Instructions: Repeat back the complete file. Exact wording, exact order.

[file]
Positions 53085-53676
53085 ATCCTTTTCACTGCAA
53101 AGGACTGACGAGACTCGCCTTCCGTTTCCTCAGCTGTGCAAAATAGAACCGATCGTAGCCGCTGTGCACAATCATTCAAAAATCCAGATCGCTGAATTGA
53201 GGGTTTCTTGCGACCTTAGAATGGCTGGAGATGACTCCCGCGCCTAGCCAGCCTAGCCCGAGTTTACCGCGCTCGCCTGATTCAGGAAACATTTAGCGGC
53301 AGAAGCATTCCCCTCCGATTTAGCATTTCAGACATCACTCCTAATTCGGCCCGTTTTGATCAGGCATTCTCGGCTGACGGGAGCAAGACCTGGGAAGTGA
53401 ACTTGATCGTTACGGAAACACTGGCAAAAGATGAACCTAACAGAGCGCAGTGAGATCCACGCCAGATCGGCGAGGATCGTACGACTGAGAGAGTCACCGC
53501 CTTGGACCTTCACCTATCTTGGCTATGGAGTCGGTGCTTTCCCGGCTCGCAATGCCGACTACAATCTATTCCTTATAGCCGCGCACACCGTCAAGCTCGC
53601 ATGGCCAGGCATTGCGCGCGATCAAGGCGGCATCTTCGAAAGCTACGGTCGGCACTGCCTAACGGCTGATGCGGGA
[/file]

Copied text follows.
Positions 53085-53676
53085 ATCCTTTTCACTGCAA
53101 AGGACTGACGAGACTCGCCTTCCGTTTCCTCAGCTGTGCAAAATAGAACCGATCGTAGCCGCTGTGCACAATCATTCAAAAATCCAGATCGCTGAATTGA
53201 GGGTTTCTTGCGACCTTAGAATGGCTGGAGATGACTCCCGCGCCTAGCCAGCCTAGCCCGAGTTTACCGCGCTCGCCTGATTCAGGAAACATTTAGCGGC
53301 AGAAGCATTCCCCTCCGATTTAGCATTTCAGACATCACTCCTAATTCGGCCCGTTTTGATCAGGCATTCTCGGCTGACGGGAGCAAGACCTGGGAAGTGA
53401 ACTTGATCGTTACGGAAACACTGGCAAAAGATGAACCTAACAGAGCGCAGTGAGATCCACGCCAGATCGGCGAGGATCGTACGACTGAGAGAGTCACCGC
53501 CTTGGACCTTCACCTATCTTGGCTATGGAGTCGGTGCTTTCCCGGCTCGCAATGCCGACTACAATCTATTCCTTATAGCCGCGCACACCGTCAAGCTCGC
53601 ATGGCCAGGCATTGCGCGCGATCAAGGCGGCATCTTCGAAAGCTACGGTCGGCACTGCCTAACGGCTGATGCGGGA